In summary, this book is informative and thought-provoking, and its aims should be applauded, but it is also a reminder that in order to challenge the increasingly powerful psychiatric orthodoxy permeating child mental health services and popular culture, we must strive for well-formulated, objective arguments if alternative views are to be taken seriously.

- Dr Paul Jefferis is with the Tavistock & Portman NHS Trust.

Diversity in a changing world

Understanding Social Psychology Across Cultures:
Living and Working in a Changing World
Peter B. Smith, Michael Harris Bond & Çig?dem Kag?itçibasi
London: Sage; 2006; Pb £22.99 (ISBN 1 4129 0366 1)
Reviewed by Joanne Warren

RELEVANT in a world that is struggling with cultural diversity, this book helps to understand cultural difference. It is lengthy, packed with research, and the early chapters are so dense they verge on the indigestible; however, the summaries and questions at the end of each chapter aid the reader's understanding, and as the book progresses the central ideas become clearer and it becomes easier and increasingly interesting.
Understanding Social Psychology gently challenges an intrapsychic view of self describing self as culturally determined. Here ‘nations’ (viewed as systems bound by institutions and social ecology) set the context for culture (defined by endorsed values and beliefs), which sets the context for self-construal driving language and relational interaction. With this in the background, interaction and mis-interaction between people from different cultural backgrounds are understood as emerging from different cultural expectations and assumptions.
The initial chapters are slightly dry providing a cross-cultural model and discussing valid methodologies for cross-cultural research with discussion of emic and etic studies central to this. Next is a more lively presentation of a developmental perspective of self concept within a cultural context, and differences between independent self-construal associated with individualist cultures and interdependent self-construal associated with collectivist cultures are stressed. A discussion of the impact of self-construal on self-expression follows, and the misunderstandings that may occur when the assumptions, expectations and motivations from people from different cultural backgrounds are not considered are highlighted with subtle humour.
The closing chapters provide a thoughtful discussion of the impact of migration and acculturation (reminding the reader that acculturation is two-way between host nation and migrant), wealth and the media on cultural change, and the final chapter raises thought-provoking issues around the survival of cultural diversity and cross-cultural psychology in the present political climate.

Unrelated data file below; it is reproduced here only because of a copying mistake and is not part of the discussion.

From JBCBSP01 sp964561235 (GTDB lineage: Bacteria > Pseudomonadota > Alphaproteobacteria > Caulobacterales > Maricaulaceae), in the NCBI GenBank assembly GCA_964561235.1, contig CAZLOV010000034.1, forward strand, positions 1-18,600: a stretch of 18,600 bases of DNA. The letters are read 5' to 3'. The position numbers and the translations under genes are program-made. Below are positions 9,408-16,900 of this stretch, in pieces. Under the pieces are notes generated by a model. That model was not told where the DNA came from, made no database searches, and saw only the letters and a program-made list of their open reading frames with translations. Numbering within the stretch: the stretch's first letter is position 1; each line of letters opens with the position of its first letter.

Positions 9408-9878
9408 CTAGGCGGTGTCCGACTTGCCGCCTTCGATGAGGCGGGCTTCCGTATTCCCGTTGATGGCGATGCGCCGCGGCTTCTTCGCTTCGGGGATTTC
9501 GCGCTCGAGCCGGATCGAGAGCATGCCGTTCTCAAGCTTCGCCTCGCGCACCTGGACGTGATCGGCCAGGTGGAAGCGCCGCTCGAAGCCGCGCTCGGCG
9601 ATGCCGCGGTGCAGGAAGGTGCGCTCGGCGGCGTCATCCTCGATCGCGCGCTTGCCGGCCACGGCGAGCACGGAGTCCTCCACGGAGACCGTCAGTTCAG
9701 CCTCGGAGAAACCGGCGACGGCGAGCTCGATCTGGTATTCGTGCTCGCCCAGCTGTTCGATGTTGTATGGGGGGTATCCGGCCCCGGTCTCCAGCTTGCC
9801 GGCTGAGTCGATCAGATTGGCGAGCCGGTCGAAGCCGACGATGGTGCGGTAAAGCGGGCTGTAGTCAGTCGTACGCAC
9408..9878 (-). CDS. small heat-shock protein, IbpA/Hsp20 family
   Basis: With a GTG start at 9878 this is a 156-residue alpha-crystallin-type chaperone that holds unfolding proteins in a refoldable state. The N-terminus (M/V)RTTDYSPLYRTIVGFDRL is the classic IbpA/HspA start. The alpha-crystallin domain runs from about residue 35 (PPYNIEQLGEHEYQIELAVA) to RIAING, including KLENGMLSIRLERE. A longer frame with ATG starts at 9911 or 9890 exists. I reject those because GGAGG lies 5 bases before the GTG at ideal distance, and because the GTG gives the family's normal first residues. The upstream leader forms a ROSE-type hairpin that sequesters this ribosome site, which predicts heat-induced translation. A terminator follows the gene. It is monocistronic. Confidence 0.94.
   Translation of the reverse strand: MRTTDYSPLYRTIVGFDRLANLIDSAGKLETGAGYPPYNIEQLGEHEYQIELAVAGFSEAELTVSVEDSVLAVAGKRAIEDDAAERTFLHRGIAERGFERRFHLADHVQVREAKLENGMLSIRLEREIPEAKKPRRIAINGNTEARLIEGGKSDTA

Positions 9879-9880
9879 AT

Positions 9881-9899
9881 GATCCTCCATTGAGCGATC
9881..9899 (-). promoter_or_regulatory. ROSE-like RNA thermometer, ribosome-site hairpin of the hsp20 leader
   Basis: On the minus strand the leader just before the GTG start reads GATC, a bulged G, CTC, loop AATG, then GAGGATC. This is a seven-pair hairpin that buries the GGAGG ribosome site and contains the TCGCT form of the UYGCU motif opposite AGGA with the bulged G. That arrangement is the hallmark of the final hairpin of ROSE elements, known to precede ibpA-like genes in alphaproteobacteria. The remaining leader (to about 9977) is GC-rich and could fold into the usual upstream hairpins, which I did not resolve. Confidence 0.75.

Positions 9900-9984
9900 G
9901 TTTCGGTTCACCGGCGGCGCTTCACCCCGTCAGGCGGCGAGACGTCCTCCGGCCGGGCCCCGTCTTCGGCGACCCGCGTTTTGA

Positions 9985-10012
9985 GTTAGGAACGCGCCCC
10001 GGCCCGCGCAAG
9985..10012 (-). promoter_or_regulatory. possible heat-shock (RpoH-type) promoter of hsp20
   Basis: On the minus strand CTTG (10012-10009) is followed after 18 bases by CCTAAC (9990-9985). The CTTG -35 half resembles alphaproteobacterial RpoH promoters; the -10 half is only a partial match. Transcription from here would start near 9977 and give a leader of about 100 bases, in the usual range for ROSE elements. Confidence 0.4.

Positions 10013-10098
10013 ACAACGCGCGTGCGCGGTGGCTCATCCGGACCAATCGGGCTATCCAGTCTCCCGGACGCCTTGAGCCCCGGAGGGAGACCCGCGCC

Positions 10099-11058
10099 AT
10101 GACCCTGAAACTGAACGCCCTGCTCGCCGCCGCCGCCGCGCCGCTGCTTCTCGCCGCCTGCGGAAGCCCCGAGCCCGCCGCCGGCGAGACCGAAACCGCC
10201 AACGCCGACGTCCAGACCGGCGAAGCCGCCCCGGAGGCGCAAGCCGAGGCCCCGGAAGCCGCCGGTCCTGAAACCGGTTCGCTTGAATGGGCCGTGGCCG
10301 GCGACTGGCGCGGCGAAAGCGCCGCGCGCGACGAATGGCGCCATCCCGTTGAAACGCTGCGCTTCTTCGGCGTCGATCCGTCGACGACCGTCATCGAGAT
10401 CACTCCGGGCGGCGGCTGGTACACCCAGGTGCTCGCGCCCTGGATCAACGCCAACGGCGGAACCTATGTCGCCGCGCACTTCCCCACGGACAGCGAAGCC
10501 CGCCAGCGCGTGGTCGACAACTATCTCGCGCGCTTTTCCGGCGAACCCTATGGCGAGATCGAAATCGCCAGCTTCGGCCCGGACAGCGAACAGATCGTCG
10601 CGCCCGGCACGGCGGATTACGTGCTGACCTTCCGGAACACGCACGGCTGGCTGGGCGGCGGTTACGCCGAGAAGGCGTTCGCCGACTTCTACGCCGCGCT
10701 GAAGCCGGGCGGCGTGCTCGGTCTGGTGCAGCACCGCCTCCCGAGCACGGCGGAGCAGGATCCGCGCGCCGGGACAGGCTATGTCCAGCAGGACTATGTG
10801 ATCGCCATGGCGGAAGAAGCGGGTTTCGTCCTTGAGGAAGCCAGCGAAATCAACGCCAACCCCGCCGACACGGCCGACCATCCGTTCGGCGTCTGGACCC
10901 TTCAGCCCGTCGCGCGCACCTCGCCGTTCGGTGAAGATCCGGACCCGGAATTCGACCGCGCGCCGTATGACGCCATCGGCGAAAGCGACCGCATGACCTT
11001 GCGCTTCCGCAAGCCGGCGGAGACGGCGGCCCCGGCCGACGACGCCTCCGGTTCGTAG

The relevance of Understanding Social Psychology is obvious, and although it takes time to digest it is useful in informing interactions with those of similar or different cultures and in understanding how cultural misunderstanding can occur. For these reasons I believe it is worth reading and would recommend it.

- Joanne Warren is a clinical psychologist with Oxleas NHS Trust.

Understanding psychopathy

The Psychopath: Emotion and the Brain
James Blair, Derek Mitchell & Karina Blair
Oxford: Blackwell; 2005;
Pb £15.99 (ISBN 0 631 23336 9)
Reviewed by Catherine Harrison

WORKING in the forensic field, I have found it difficult to decipher fact from fiction when the issues surrounding psychopathy arise. I was therefore keen to review this book, which looks at the cognitive neuropsychology of observable behaviour that forms so much of the treatment when working with individuals who have this diagnosis.
The book follows a clear structure and is easy to follow and concise, following a logical pattern of discussion from an understanding of what psychopathy is, to neurocognitive accounts. The layout of the book makes it easy to follow from start to finish but also allows one to dip into selected topic areas for reference use. The models and diagrams help to explain some of the theory, and there are useful summaries at the end of every chapter. The book also includes research on associated conditions, such as ADHD and autism, which I found particularly useful.
Among the ideas this book presents is the possibility of environmental insult being coupled with genetic factors to cause possible responses within the brain architecture, and the suggestion that if the neurocognitive systems involved with reactive aggression or emotional learning are impaired at an early age then the individual will present with the emotional difficulties associated with psychopathy. The idea that psychopathy may be caused by abnormal brain architecture could ultimately change the way that psychopaths are clinically treated.
This book will clearly advance our understanding of neurocognitive factors in psychopathology and is far ahead of the field of treatment. The authors themselves acknowledge that there is work yet to be carried out to improve upon the treatment for antisocial behaviour disorders and I am excited by the prospect of advances in treatment areas that are due to follow.

- Catherine Harrison works at St Andrew’s Group of Hospitals.